How to Get the Best Out of a U87

Updated April 17, 2017

The Neumann U87 condenser microphone, released in 1987, has become an industry standard for recording studios. It features two diaphragm components, a front and a rear, as well as a switchable pickup pattern. It is known for its frequency response that gets a warm sound in most scenarios and a constantly changing transient response characteristic, accounting for its versatility in application. It is also designed to be placed close to a sound source without heavy distortion.

Use the Neumann U87 in the right environment and setting. You can use it to record a variety of different instruments, notably vocals, but there are certain unsuitable situations. A live setting will prove too harsh for the microphone to handle, and loud instruments in the low frequency range, such as a bass drum, will not get the most out of your microphone.

Pick the right preamp. It is often said that a microphone is only as powerful as the preamp it is routed through. If you pair the U87 with a cheap preamp, it will not sound as good as it can. If possible, combine with a tube preamplifier, which will accentuate the middle and high frequencies where the U87 is at its cleanest.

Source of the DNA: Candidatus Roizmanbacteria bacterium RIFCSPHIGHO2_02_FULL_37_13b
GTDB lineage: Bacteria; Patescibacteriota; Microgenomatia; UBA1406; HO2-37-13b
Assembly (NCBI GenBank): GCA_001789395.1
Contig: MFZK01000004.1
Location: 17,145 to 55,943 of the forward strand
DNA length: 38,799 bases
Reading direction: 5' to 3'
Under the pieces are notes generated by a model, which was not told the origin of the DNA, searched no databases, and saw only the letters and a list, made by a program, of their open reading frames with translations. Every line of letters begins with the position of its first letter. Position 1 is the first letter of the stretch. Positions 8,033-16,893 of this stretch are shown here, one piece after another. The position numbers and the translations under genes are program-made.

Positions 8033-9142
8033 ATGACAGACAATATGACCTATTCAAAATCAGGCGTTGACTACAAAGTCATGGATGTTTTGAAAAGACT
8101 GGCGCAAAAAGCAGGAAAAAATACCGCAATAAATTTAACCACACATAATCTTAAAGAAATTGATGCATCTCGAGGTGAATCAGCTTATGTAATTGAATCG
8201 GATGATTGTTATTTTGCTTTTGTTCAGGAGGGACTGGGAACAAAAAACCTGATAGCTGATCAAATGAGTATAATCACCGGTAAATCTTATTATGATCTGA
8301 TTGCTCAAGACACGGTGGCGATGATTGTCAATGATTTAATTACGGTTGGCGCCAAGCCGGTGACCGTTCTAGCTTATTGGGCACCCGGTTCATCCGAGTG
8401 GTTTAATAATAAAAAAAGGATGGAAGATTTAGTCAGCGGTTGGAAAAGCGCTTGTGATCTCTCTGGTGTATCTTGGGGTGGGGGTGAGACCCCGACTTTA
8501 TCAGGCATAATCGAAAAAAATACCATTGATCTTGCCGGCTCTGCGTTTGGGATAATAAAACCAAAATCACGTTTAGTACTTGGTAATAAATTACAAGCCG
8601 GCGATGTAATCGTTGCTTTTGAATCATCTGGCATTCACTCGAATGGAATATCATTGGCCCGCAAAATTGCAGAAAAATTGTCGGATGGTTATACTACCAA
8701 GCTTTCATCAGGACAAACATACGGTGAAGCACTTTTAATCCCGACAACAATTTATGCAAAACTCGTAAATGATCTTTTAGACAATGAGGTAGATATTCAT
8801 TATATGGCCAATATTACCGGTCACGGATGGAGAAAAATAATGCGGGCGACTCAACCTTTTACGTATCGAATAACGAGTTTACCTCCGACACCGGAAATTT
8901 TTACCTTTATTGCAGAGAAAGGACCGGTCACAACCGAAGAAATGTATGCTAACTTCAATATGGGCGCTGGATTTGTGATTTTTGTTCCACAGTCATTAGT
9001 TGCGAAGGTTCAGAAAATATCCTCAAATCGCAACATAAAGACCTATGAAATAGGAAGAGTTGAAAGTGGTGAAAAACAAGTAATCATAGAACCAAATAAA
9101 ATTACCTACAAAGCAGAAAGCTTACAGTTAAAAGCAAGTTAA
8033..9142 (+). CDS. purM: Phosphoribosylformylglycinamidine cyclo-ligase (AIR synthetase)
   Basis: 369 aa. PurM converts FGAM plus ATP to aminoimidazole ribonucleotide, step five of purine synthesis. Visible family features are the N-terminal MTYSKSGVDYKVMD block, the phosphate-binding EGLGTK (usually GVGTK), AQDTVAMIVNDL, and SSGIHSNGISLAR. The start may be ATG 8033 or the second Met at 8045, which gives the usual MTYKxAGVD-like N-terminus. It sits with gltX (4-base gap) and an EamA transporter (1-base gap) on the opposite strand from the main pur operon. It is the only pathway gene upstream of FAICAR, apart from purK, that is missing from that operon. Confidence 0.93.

Place the microphone at an appropriate length from your sound source. Though the U87 allows for some leeway in this matter, it is still important to set the microphone in the right position. For vocals, place the U87 6 to 12 inches away from the singer. For louder sound sources, you may require more distance.

Choose the right pickup pattern. The U87 can be switched between three patterns: omnidiretional, cardiod and figure-8. Omnidirectional will capture 360 degrees around the microphone; cardiod is a directional pattern; a figure-8 pattern is actually two cardiod patterns, one on the front of the microphone and one on the rear.

Switch the low-cut filter to on if you are recording a source in the middle or high frequency range, such as the voice. This will reduce unwanted background noise. You may also select the -10 dB pad if the sound source is especially loud; 10 dB attenuation will allow the microphone to handle sound sources up to 127 dB. Both of these switches are underneath the head grille on the bottom of the microphone.

Use microphone accessories to get the best sound. Most U87 packages come with a shock mount. If this is not included, get one. This will absorb any movement around the microphone and result in a cleaner sound. If you are recording vocals, use a pop filter placed in front of the microphone. This will get rid of the harsh clicks and pops of a vocal performance.


Experiment. Try the U87 with an array of instruments and studio setups to find out which is best.


Diaphragm components are fragile; do not subject your microphone to excessive handling.

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About the Author

Robert Godard began writing in 2007 for various creative blogs and academic publications. He has been featured on multiple film blogs and has worked in the film industry. He attended Baltimore College, earning his B.A. in history.